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|French to English translations [PRO]|
Law/Patents - Law (general)
|French term or phrase: Acte extrajudiciaire|
|The temptation to call this "extrajudicial ..." is great (and at least one glossary provides such a translation), however it would be incorrect. The following is a French definition for extrajudiciaire taken from www.juritravail.com/lexique/Extrajudiciaire.html (2008) and is a far cry from the ways in which extrajudicial (execution, confession, etc.) are described in Blacks.|
Qualificatif donné à l'acte d'un officier ministériel lorsqu'il n'est pas dressé dans le cadre d'une procédure actuellement pendante devant une juridiction . Il en est ainsi par exemple de la signification par laquelle le bailleur fait notifier par un huissier à son locataire qu'il lui délivre congé. Il en est ainsi encore de la signification de la cession de créance ou de la cession de parts d'une société à responsabilité limitée. L'acte par lequel un greffier reçoit une renonciation à succession constitue aussi un acte extra-judiciaire.
So... what is it? Thoughts anyone? TIA
4 mins confidence: peer agreement (net): -1 4 hrs confidence: 7 hrs confidence: peer agreement (net): +2
It's a distinction in French and other civil law countries that isn't central to common law practice, hence the difficulty finding an English term with thousands of hits. The common English equivalent in international practice is 'extrajudicial document', see, e.g. the following, from the Hague Conference on International Law
The "SUMMARY OF THE DOCUMENT TO BE SERVED" distinguishes between a "JUDICIAL DOCUMENT" and an "EXTRAJUDICIAL DOCUMENT" .
Any document relating to litigation, including summary proceedings or uncontested proceedings, e.g. summons, judgment, order or application, is regarded as a judicial document. Any other legal document is to be classified as an extrajudicial document.
If the document to be sent or served is a judicial document, the capitals "EXTRAJUDICIAL DOCUMENT" should be deleted, and vice versa.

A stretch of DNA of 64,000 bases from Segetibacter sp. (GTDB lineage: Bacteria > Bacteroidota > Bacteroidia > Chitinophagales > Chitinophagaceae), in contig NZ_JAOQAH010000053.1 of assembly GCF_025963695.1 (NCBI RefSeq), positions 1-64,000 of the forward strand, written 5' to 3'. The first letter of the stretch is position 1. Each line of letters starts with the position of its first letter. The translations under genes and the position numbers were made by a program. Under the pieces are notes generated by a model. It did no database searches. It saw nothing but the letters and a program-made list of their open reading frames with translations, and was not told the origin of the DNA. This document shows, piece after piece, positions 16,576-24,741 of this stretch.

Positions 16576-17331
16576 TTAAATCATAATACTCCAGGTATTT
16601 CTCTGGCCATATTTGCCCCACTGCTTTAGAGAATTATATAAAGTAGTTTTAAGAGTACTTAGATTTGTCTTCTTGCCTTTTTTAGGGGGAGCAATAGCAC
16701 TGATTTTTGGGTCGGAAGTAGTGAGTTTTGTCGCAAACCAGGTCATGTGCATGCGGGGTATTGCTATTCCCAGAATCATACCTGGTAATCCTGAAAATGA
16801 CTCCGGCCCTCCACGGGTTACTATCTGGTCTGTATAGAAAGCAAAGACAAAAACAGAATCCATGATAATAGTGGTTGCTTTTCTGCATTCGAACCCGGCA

Extrajudicial document gets 863 Ghits, by the way.
Now, what about Andrew Bruch's discomfort with the term 'extrajudicial' (he cites Black's Law Dictionary). Black's gives this definition: "That which is done, given , or effected outside the course of regular judicial proceedings. Not founded upon, or unconnected with, the action of a court of law, as e.g. extrajudicial evidence, or an extrajudicial oath." There is no implication here of wrongdoing, or unlawful action. It just means 'outside of judicial proceedings'. Cornu gives the same definition for 'extrajudiciaire': "Qui a lieu en dehors d'une instance en justice (en dehors de toute instance, plus rarement en dehors d'une instance determinee. V. *acte extrajudiciaire". The definition cited by Andrew in French, found at www.juritravail.com/lexique/Extrajudiciaire.html , is the same, as it refers to a document "lorsqu'il n'est pas dressé dans le cadre d'une procédure actuellement pendante devant une juridiction". Andrew says that this definition is a far cry from how 'extrajudicial' is used in Black's, in 'extrajudicial execution' and 'extrajudicial confession'. My Black's (6th edition) doesn't have 'extrajudicial execution', but for 'extrajudicial confession' it gives the following: "[confessions] made by the party out of court, or to any person, official or otherwise, when made not in the course of a judicial examination or investigation'. In other words, same definition as the one he cites from juritravail, same definition as in Cornu, and same definition as in the entry for 'extrajudicial' alone in Black's.
In some cases it may be more appropriate to say 'extrajudicial notice' or 'extrajudicial instrument' but it's probably not appropriate to translate 'acte' by 'act' here, since the French term refers to a document, not an action.
|Attorney DC Bar|
Local time: 12:29
Specializes in field
Native speaker of: English
PRO pts in category: 205
|Notes to answerer|
|Asker: Good research - but my objection still stands: the broad scope of extrajudicial that you quote does not require a court officer or someone with state capacities such as a notary, added to which, in discussing the term with several attorneys (one of whom specializes in international law) they all professed either not to understand extrajudicial in the sense we have here. |